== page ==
Have you ever hit a regression bug like this: "In chromium 85.0.4183.121, things were broken. Back in chromium 86.0.4240.193, it was fine."? A good way to attack bugs like this – where it's unclear what change could have caused the regression, but where you have a reliable repro – is to bisect.
tools/bisect-builds.py automates downloading builds of Chrome across a regression range, conducting a binary search for the problematic change.
If you don't have a chromium checkout, you can fetch just this script with the commands below:
curl -s --basic -n "https://chromium.googlesource.com/chromium/src/+/HEAD/tools/bisect-builds.py?format=TEXT" | base64 -d > bisect-builds.py
curl -s --basic -n "https://chromium.googlesource.com/chromium/src/+/HEAD/tools/bisect-builds.py?format=TEXT" | base64 -D > bisect-builds.py
Windows (no curl, base64) python3
python3 -c "import base64; import urllib.request; print(str(base64.b64decode(urllib.request.urlopen(\"https://chromium.googlesource.com/chromium/src/+/HEAD/tools/bisect-builds.py?format=TEXT\").read()),'utf-8'))" > bisect-builds.py
Run it like this:
python tools/bisect-builds.py -a platform -g good-revision -b bad-revision -- flags-for-chrome
python tools/bisect-builds.py -a mac -g 782793 -b 800218 --use-local-cache --verify-range -- --no-first-run --user-data-dir=/tmp http://example.com
Alternately, if bisecting between stable releases you can specify either end of the bisect range using milestone numbers, like this:
python tools/bisect-builds.py -a mac -g M85 -b M86 --use-local-cache --verify-range
Finally, you can specify either end of the bisect range using version numbers.
python tools/bisect-builds.py -a mac -g 85.0.4183.121 -b 86.0.4240.193 --use-local-cache --verify-range
The three range specifications above are equivalent. Note that in all cases the bisect is being done from trunk builds so merges to a release branch will not be bisected.
Valid archive types (the -a parameter) are
mac, mac64, win, win64, linux (not supported for builds after March 2016), linux64, linux-arm, and chromeos.
You can also use the
-p option to specify a profile. If no
--user-data-dir option is specified, a new profile will be created in a
temporary directory each time you are asked to try a build. If you specify a
profile folder, point to the directory that's a parent of Default/.
The script will download a build in the revision range and execute it. You must then manually check if the bug still repros. Quit Chromium, and the script will ask you if the bug reproduced or not. It will use your answer to drive a binary search, and after just a few steps it will tell you "this regression happened somewhere between revisions 793241 and 793248". From that list, it's usually easy to spot the offending CL. If you're adding the range as a comment to a bug, please always paste the output from bisect-builds.py, as this includes links to the chromium changes in the regression range.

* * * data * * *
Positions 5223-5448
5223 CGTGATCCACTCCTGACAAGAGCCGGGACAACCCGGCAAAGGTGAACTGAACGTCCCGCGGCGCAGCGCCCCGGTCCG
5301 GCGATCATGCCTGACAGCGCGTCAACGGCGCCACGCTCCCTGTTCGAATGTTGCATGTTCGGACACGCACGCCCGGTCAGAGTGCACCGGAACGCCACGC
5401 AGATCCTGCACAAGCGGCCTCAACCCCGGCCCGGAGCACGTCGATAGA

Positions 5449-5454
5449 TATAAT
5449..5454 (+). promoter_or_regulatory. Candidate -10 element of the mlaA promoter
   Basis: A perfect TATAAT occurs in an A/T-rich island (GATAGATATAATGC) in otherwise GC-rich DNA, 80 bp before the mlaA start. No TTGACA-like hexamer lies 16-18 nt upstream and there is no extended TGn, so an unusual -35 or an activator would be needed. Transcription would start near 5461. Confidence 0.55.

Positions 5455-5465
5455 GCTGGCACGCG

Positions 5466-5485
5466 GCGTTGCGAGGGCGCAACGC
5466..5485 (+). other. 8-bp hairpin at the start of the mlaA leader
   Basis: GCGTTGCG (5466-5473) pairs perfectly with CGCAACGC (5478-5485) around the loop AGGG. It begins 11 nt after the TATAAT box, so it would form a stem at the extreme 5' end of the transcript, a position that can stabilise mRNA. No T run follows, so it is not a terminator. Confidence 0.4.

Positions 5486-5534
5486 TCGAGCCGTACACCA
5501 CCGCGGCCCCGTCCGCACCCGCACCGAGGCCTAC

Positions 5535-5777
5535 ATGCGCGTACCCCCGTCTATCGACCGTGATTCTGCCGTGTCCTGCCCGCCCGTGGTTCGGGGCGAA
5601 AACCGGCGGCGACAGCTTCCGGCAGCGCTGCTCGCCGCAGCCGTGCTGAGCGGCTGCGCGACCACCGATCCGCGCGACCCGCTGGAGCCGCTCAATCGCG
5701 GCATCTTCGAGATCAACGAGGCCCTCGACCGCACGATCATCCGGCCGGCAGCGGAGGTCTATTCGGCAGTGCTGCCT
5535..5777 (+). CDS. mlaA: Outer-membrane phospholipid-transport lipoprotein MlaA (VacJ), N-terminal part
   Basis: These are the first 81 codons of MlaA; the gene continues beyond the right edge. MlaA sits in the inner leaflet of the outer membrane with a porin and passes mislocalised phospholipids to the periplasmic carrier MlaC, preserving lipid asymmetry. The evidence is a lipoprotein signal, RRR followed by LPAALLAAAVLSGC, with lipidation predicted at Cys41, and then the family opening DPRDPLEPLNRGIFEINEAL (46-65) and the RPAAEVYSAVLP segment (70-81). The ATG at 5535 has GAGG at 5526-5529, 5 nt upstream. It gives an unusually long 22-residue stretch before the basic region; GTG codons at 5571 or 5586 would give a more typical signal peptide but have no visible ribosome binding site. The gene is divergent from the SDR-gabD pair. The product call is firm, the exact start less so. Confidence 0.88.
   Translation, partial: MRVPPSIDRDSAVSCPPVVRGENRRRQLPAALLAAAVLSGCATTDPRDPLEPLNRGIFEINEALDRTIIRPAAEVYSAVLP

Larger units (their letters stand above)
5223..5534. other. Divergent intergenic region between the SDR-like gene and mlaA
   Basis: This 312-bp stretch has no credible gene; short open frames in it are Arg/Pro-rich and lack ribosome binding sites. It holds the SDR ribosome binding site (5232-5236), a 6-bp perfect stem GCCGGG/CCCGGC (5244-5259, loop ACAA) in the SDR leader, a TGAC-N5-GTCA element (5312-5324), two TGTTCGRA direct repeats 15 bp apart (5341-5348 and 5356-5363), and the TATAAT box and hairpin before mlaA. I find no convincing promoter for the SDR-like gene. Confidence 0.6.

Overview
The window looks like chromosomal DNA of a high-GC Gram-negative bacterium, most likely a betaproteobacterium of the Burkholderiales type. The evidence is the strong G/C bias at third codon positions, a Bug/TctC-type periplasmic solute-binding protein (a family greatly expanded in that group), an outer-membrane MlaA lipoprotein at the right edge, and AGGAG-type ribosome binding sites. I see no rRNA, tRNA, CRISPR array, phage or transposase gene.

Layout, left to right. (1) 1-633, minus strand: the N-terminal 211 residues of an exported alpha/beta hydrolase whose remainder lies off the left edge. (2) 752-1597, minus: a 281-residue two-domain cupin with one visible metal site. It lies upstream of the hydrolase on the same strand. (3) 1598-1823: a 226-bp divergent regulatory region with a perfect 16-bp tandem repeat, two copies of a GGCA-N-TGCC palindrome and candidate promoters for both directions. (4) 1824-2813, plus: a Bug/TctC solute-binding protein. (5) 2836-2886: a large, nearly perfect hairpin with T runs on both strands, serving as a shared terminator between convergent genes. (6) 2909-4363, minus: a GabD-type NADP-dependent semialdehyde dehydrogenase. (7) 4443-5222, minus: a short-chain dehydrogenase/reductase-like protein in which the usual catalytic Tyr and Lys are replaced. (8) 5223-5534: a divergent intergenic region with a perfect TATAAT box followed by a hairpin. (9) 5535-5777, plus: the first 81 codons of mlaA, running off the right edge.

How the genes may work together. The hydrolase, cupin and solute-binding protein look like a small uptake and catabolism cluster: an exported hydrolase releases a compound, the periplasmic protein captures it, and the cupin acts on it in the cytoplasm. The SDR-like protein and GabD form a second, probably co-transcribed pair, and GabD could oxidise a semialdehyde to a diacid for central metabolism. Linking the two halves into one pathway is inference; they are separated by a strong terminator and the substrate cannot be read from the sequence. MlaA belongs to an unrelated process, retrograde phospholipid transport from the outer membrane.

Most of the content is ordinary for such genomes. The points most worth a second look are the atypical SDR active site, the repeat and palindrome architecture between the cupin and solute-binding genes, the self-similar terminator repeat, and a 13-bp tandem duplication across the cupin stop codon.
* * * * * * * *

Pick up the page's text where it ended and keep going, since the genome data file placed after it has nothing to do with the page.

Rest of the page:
View code changes in revision range with this useful URL (replacing SUCCESS_REV and FAILURE_REV with the range start and end):
Notes: For internal usage, we also enable bisect builds by commits. Please refer to internal doc for more information.
Getting an initial revision range
If you have two Chrome binaries, one which doesn't work, one which does, you can find their revision numbers as follows.
If your revision range is incorrect, or if something about your environment interferes with your reproduction of the bug, you will not get useful results from bisect-builds.py. If you would prefer to know this as soon as possible, rather than after downloading and checking O(log n) builds, pass the --verify-range option to bisect-builds.py. This will check the first and last builds in the range before starting the bisect.
You will have to locate a Flash binary from an official build. If you suspect a Chromium change causing the regression and the Flash version doesn't matter locate any binary on your machine. For instance:
./bisect-builds.py -f /opt/google/chrome/PepperFlash/libpepflashplayer.so -b 232915 -g 230425 -a linux64
python bisect-builds.py -f "C:\Program Files (x86)\Google\Chrome\Application\31.0.1650.39\PepperFlash\pepflashplayer.dll" -b 232915 -g 230425 -a win
./bisect-builds.py -f "/Applications/Google Chrome.app/Contents/Versions/33.0.1707.0/Google Chrome Framework.framework/Internet Plug-Ins/PepperFlash/PepperFlashPlayer.plugin" -b 232915 -g 230425 -a mac
API Keys and Chrome OS builds
Without API keys, Chrome OS won't allow you to log in as a specific user. To run a chromeos bisect on your Linux desktop, add the following variables to your environment (e.g., via .bashrc):
See https://www.chromium.org/developers/how-tos/api-keys for more info about API keys.
Bisecting Per-Revision Builds (Googlers Only)
The -o and -r options available in the internal version of the script allow tighter bisects. Google employees should visit go/bisect-builds for configuration instructions.